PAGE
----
The Australian sharemarket closed in the red but finished off its lows as Asian investors continued to dismiss the likelihood of serious risks from the protracted US debt ceiling negotiations.
The S&P/ASX 200 index lost 23 points, or 0.44 per cent, to 5207.9 points as the talks that drove Friday’s sharp rally failed to deliver any progress over the weekend.
US index futures initially fell about one per cent at the open of Asian trade, but they trimmed losses to 0.5 per cent.
With attention on the US, the unexpected 0.3 per cent fall in Chinese exports in September, well short of forecast for a 5.5 per cent increase, did little to unnerve markets because imports rose 7.4 per cent, beating forecasts for 7 per cent growth.
However, Royal Bank of Scotland currency strategist Greg Gibbs noted that Korean and Taiwanese exports also fell, indicating global growth momentum remained fragile.
Economists have estimated that the US government shutdown has already knocked GDP growth in the world’s biggest economy by 0.5 per cent age points.
The Shanghai composite index was up 0.5 per cent at the close of the ASX, while Japanese markets were closed for a public holiday.
“While China is hoping to transition to an import based economy, we don’t think a massive drop-off in exports is quite what Beijing had in mind,” Forex.com analyst Chris tedder said.
“China’s strong import number suggests that domestic demand is on the right track, but the world’s second largest economy still relies heavily on demand for its goods and services from offshore to promote growth.
The Australian dollar fell 0.6¢ to US94.20¢ at the open but bounced back to US94.70¢, while government 10-year yields eased 1.3 points to 4.116 per cent.
Gold was steady at $US1370 an ounce after tumbling $US20 late on Friday, copper fell 0.8 per cent to $US7140 a tonne on the Chinese export data and on Friday spot iron ore edged up to $US133.10 a tonne.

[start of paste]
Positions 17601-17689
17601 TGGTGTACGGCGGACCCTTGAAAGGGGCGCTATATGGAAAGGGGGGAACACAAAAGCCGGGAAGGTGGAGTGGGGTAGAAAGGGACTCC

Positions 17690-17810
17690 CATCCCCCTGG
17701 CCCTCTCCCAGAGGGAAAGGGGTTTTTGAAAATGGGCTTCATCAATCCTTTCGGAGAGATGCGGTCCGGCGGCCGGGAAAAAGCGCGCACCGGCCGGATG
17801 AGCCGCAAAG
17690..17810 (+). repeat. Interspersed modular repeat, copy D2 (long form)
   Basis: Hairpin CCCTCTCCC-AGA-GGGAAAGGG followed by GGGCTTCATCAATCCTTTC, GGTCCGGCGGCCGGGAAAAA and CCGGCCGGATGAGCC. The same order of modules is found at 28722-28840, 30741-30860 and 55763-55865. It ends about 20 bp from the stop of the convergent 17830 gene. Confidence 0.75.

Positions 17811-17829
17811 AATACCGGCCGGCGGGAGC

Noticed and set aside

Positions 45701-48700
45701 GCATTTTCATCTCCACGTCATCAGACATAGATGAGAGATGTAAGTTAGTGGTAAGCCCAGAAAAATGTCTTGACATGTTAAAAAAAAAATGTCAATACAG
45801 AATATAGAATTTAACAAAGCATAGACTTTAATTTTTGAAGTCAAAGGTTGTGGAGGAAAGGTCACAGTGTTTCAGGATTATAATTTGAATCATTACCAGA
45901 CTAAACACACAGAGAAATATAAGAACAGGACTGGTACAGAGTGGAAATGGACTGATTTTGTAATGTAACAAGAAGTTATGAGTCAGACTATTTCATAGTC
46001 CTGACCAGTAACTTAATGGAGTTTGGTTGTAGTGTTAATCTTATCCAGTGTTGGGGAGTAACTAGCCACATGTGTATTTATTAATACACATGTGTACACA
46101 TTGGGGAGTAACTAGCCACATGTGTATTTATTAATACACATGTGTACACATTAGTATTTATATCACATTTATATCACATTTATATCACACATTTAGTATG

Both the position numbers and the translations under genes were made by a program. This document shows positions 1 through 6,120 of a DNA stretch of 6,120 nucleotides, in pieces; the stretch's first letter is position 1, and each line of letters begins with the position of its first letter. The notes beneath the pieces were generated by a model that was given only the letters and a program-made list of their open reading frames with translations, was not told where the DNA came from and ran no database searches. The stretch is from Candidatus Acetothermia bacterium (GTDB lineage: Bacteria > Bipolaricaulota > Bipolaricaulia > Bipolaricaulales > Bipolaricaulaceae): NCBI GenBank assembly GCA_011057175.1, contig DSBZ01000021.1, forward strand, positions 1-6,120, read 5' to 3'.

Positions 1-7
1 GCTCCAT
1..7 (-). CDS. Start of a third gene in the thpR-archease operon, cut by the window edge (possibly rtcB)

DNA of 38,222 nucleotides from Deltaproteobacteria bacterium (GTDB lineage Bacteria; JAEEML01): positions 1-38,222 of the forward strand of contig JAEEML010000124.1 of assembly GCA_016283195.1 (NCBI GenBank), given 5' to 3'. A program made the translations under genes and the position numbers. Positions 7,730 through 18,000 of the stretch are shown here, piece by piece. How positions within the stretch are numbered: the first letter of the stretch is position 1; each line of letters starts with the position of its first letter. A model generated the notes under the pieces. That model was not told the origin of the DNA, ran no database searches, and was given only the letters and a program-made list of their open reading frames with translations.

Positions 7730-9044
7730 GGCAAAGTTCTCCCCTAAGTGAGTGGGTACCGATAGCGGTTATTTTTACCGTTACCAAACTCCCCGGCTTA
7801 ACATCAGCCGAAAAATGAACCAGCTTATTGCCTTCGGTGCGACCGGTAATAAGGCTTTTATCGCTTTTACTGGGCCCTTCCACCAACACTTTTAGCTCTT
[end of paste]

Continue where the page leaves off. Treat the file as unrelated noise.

CommSec analyst Steve Daghlian said the market lost ground over worries in the US. It also followed the release of disappointing Chinese export figures from Australia’s major trading partner on Saturday.
“The US government shutdown is still a concern and that’s keeping investors on edge and keeping the Aussie dollar strong at this point,” Mr Daghlian said.
“Most sectors are in the red.”
Mining and energy stocks were some of the hardest hit, with global miner BHP Billiton 11 cents lower at $35.02, and Rio Tinto six cents weaker at $61.65.
Oz Minerals slumped 29 cents, or 6.59 per cent, to $4.11 after the company failed to achieve expected production levels in gold and copper at its Malu open pit in South Australia.
Santos closed 1.8 per cent lower at $14.53 while Origin Energy was 0.42 per cent lower at $14.17.
Among the major banks, ANZ fell 15 cents to $31.14, National Australia Bank dipped 11 cents to $34.76 and Westpac fell four cents to $32.95.
Commonwealth Bank bucked the trend, closing 20 cents higher at $72.52.
Elsewhere, insurance comparison business iSelect was 10 cents higher at $1.36 after its chief executive resigned, less than four months after taking the company public.
At the close on Monday, the benchmark S&P/ASX200 index was down 23 points, or 0.44 per cent, at 5207.9.
The broader All Ordinaries index was down 22.3 points, or 0.43 per cent, at 5206.5.
The December share price index futures contract was 25 points lower at 5204, with 21,319 contracts traded.National turnover was 1.15 billion securities worth $2.4 billion.